While challenges to business leadership are never more acute than in turbulent times, the current global health crisis is certain to severely test – perhaps as never before – the capability of leaders to assess its repercussions and respond decisively to maintain business continuity and the trust of employees, customers and key stakeholders.
While businesses should ideally already have contingency plans in place to ensure continuity in the face of more-predictable disruptions such as power outages, transportation interruptions and the like, the extreme impact of today’s crisis heightens the challenge to what many will consider unprecedented.
To succeed during these incredibly difficult and unusual times, business leaders will need to demonstrate their ability to confidently adapt and improvise. Short-term success will be measured by decisive action that addresses the immediate safety of teams, compliance with fast-emerging public protocols, the trust of customers and the continuity of operations.
This is easier said than done, but in my view achievable. Here are some examples of best practices that I have seen that you may use as a roadmap on how to navigate an unpredictable but entirely attainable journey toward a successful resolution.
Assemble a crisis-management team that’s well equipped to demonstrate strong leadership and maintain business stability in these unpredictable times. Make sure that the leadership remains visible, accessible and that there is ongoing communication with employees, customers and stakeholders. Key crisis leaders should be meeting on a regular basis, even daily, with senior management to provide updates and collaborate on next steps in managing the fast-changing environment.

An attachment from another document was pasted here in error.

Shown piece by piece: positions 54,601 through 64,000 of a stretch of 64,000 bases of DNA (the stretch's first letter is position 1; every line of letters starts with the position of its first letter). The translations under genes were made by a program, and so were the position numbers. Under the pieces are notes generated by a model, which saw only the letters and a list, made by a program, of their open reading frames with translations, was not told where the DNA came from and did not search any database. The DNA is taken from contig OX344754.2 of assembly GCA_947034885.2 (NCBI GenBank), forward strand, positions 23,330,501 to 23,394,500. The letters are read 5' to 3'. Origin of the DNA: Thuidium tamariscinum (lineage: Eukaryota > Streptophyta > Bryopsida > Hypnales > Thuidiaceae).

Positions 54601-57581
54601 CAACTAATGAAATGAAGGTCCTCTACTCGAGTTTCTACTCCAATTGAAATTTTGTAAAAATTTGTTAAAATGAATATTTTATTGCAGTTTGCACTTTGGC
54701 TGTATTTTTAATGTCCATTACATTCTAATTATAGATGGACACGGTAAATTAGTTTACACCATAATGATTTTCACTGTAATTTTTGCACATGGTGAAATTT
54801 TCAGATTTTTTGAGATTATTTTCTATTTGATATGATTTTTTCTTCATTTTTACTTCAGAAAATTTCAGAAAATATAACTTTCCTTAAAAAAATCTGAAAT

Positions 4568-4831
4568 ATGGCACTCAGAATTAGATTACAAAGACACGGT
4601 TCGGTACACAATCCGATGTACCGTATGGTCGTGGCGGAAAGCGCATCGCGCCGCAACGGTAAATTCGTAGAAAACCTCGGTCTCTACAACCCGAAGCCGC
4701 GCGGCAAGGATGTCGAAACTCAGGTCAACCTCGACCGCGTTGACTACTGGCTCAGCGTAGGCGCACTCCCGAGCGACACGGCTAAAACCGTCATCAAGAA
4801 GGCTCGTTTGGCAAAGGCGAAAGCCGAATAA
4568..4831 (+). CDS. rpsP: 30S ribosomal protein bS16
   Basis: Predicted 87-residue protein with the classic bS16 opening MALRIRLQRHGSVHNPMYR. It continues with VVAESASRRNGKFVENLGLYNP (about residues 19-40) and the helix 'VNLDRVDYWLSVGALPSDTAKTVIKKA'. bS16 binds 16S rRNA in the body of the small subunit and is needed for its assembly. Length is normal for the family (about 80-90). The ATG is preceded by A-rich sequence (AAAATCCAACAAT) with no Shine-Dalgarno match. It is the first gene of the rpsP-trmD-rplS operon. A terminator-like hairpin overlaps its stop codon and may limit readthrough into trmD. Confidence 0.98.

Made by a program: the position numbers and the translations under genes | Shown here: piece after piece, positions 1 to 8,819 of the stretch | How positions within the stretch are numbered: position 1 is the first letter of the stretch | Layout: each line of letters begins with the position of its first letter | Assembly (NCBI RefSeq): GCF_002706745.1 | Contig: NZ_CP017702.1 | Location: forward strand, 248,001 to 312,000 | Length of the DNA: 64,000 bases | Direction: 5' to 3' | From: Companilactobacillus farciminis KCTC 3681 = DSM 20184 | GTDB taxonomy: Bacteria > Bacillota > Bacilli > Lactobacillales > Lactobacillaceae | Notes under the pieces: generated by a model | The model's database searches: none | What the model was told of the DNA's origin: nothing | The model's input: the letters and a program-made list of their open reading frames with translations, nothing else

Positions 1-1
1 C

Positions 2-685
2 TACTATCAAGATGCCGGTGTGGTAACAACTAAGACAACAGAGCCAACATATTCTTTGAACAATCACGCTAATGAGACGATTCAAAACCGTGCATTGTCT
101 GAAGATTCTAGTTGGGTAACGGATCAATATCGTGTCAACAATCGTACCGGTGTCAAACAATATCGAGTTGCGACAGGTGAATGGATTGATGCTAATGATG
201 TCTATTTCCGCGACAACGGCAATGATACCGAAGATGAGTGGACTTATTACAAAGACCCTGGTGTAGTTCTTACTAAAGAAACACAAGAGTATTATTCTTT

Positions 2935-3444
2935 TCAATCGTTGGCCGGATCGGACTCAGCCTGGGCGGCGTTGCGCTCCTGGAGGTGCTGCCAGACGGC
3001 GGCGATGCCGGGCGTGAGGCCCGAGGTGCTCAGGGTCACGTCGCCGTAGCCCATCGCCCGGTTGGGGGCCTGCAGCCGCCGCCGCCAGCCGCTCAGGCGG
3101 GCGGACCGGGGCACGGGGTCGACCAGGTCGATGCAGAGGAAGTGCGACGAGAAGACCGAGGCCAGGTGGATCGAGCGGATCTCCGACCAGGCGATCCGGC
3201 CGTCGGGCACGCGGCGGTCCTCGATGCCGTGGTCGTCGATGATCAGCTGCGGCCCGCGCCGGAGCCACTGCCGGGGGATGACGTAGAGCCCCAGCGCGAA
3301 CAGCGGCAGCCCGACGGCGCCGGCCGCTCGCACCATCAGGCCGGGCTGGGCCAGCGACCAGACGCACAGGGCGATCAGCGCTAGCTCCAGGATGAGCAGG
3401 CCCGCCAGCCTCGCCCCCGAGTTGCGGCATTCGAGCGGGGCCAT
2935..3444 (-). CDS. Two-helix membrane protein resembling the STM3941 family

Taking appropriate action to ensure the safety and welfare of employees is also critical. Collaborate with HR leaders for their insights on maintaining the physical and mental well-being of staff. Provide ongoing communication and updates to employees on the steps your business is taking to manage the crisis. This is particularly important for businesses operating in severely affected regions where communication and updates may be required more frequently as local conditions and responses change.
Given the impact of the crisis on financial markets, customers will no doubt have urgent questions and immediate concerns, particularly in regions where conditions are changing on a daily basis. Ensuring that the clients have a reliable access to information and updates, as well as well-informed and timely responses to inquiries, will go far in maintaining continuity and their confidence. This is particularly crucial given the potential for continued global volatility and its impact on the financial landscape.
Create an agile planning model that optimizes flexibility in the face of evolving conditions. Beyond looking at precautions taken company-wide, you need to assess the specific needs of your staff or offices that are most-seriously affected. Provide clear and specific guidance regarding remote working arrangements and the use of internal and external technology that will enable communication, collaboration and seamless access to resources that are crucial for business continuity and reliable customer service.
On the technology front, as remote access by employees increases, be prepared to enhance IT systems as needed in terms of capacity, capabilities and data security. Protecting customer data while implementing necessary changes and responses to the crisis is critical.